New GNSS Signals Demodulation Performance in Urban Environments

Abstract : Global Navigation Satellite Systems (GNSS) are increasingly present in our everyday life. The interest of new users with further operational needs implies a constant evolution of the current GNSS systems. A significant part of the new applications are found in environments with difficult reception conditions such as urban or indoor areas. In these obstructed environments, the received signal is severely impacted by obstacles which generate fast variations of the received signal's phase and amplitude that are detrimental to both the ranging and demodulation capability of the receiver. One option to deal with these constraints is to consider enhancements to the current GNSS systems, where the design of an innovative signal more robust than the existing ones to distortions due to urban environments is one of the main aspects to be pursued. A research axis to make a signal more robust, which was already explored, is the design of new modulations adapted to GNSS needs that allows better ranging capabilities even in difficult environments. However, other interesting axes remain to be fully explored such as the channel coding of the transmitted useful information: users could access the message content even when the signal reception is difficult. This is the context of this paper.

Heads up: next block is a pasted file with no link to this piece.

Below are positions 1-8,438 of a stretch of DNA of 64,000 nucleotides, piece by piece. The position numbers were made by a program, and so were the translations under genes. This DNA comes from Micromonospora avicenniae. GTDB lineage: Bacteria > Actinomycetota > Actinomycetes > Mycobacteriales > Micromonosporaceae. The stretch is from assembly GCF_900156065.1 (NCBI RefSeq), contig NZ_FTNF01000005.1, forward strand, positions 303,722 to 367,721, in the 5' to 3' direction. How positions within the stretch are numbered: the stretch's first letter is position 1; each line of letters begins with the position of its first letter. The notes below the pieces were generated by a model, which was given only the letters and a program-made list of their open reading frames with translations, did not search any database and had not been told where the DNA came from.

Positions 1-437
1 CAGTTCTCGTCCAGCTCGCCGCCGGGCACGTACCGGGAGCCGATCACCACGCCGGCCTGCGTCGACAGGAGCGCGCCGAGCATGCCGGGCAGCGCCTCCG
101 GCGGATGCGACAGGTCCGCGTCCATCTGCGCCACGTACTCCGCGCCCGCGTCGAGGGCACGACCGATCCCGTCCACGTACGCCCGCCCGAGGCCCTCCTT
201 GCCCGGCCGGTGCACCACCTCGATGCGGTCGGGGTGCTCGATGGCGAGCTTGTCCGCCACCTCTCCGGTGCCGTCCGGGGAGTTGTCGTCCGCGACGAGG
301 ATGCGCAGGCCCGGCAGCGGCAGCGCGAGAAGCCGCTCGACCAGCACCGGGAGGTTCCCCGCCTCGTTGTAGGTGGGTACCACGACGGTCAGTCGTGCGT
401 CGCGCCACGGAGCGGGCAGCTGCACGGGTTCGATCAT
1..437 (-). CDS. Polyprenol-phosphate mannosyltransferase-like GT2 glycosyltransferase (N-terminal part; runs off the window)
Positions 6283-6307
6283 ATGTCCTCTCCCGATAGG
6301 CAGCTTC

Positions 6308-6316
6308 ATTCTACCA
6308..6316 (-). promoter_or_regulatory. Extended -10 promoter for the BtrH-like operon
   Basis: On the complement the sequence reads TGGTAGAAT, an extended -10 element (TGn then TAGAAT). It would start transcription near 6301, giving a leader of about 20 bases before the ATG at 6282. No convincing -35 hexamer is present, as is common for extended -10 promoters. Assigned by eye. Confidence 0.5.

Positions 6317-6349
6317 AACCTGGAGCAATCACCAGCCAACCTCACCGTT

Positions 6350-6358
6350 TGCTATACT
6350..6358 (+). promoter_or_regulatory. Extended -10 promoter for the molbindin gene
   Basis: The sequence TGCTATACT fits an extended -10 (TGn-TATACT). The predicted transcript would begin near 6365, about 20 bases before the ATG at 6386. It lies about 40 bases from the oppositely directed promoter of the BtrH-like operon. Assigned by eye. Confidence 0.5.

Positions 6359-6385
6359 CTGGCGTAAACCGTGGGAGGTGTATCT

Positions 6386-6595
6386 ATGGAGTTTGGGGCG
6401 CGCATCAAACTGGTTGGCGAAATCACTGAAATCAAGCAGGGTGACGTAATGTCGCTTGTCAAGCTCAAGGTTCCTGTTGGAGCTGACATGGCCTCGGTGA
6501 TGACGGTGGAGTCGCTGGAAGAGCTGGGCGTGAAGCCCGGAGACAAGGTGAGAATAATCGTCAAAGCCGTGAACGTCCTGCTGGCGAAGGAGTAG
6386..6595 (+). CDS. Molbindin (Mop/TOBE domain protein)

Complete list of metadatas

Cited literature [10 references]  Display  Hide  Download

https://hal-enac.archives-ouvertes.fr/hal-00937072
Contributor : Céline Smith <>
Submitted on : Monday, February 10, 2014 - 2:15:01 PM
Last modification on : Friday, June 14, 2019 - 6:31:02 PM
Long-term archiving on : Saturday, May 10, 2014 - 11:25:16 PM

File

Roudier_ITM2014.pdf
Files produced by the author(s)

Identifiers

  • HAL Id : hal-00937072, version 1

Citation

Marion Roudier, Axel Javier Garcia Peña, Olivier Julien, Thomas Grelier, Lionel Ries, et al.. New GNSS Signals Demodulation Performance in Urban Environments. ION ITM 2014, International Technical Meeting of The Institute of Navigation, Jan 2014, San Diego, United States. pp xxxx. ⟨hal-00937072⟩

Share

Metrics

Record views

538

Files downloads

523